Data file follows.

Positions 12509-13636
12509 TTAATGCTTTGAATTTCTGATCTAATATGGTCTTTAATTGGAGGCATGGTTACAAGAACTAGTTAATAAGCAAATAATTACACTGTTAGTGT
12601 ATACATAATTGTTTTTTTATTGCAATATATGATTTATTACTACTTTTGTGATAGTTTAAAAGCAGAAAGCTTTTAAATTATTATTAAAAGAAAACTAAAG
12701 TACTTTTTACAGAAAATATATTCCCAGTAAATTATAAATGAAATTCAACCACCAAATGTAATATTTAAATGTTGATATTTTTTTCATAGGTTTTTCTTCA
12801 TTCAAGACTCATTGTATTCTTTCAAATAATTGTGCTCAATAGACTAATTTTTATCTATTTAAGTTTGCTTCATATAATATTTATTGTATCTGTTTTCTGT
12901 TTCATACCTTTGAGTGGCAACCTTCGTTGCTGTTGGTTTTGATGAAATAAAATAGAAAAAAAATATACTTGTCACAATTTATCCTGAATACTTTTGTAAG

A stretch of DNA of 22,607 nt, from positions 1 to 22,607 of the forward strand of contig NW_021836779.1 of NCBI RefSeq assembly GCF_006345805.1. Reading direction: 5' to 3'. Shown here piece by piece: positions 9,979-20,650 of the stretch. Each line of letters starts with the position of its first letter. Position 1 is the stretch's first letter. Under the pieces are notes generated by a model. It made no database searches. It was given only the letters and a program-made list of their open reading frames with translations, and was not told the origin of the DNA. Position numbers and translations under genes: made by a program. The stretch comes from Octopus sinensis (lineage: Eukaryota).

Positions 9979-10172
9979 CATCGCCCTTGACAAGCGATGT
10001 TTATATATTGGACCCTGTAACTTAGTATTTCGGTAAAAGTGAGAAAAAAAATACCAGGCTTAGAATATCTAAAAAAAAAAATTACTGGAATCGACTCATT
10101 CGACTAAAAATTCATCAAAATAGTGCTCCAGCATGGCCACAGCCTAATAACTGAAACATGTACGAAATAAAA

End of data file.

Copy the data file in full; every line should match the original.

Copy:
Positions 12509-13636
12509 TTAATGCTTTGAATTTCTGATCTAATATGGTCTTTAATTGGAGGCATGGTTACAAGAACTAGTTAATAAGCAAATAATTACACTGTTAGTGT
12601 ATACATAATTGTTTTTTTATTGCAATATATGATTTATTACTACTTTTGTGATAGTTTAAAAGCAGAAAGCTTTTAAATTATTATTAAAAGAAAACTAAAG
12701 TACTTTTTACAGAAAATATATTCCCAGTAAATTATAAATGAAATTCAACCACCAAATGTAATATTTAAATGTTGATATTTTTTTCATAGGTTTTTCTTCA
12801 TTCAAGACTCATTGTATTCTTTCAAATAATTGTGCTCAATAGACTAATTTTTATCTATTTAAGTTTGCTTCATATAATATTTATTGTATCTGTTTTCTGT
12901 TTCATACCTTTGAGTGGCAACCTTCGTTGCTGTTGGTTTTGATGAAATAAAATAGAAAAAAAATATACTTGTCACAATTTATCCTGAATACTTTTGTAAG

A stretch of DNA of 22,607 nt, from positions 1 to 22,607 of the forward strand of contig NW_021836779.1 of NCBI RefSeq assembly GCF_006345805.1. Reading direction: 5' to 3'. Shown here piece by piece: positions 9,979-20,650 of the stretch. Each line of letters starts with the position of its first letter. Position 1 is the stretch's first letter. Under the pieces are notes generated by a model. It made no database searches. It was given only the letters and a program-made list of their open reading frames with translations, and was not told the origin of the DNA. Position numbers and translations under genes: made by a program. The stretch comes from Octopus sinensis (lineage: Eukaryota).

Positions 9979-10172
9979 CATCGCCCTTGACAAGCGATGT
10001 TTATATATTGGACCCTGTAACTTAGTATTTCGGTAAAAGTGAGAAAAAAAATACCAGGCTTAGAATATCTAAAAAAAAAAATTACTGGAATCGACTCATT
10101 CGACTAAAAATTCATCAAAATAGTGCTCCAGCATGGCCACAGCCTAATAACTGAAACATGTACGAAATAAAA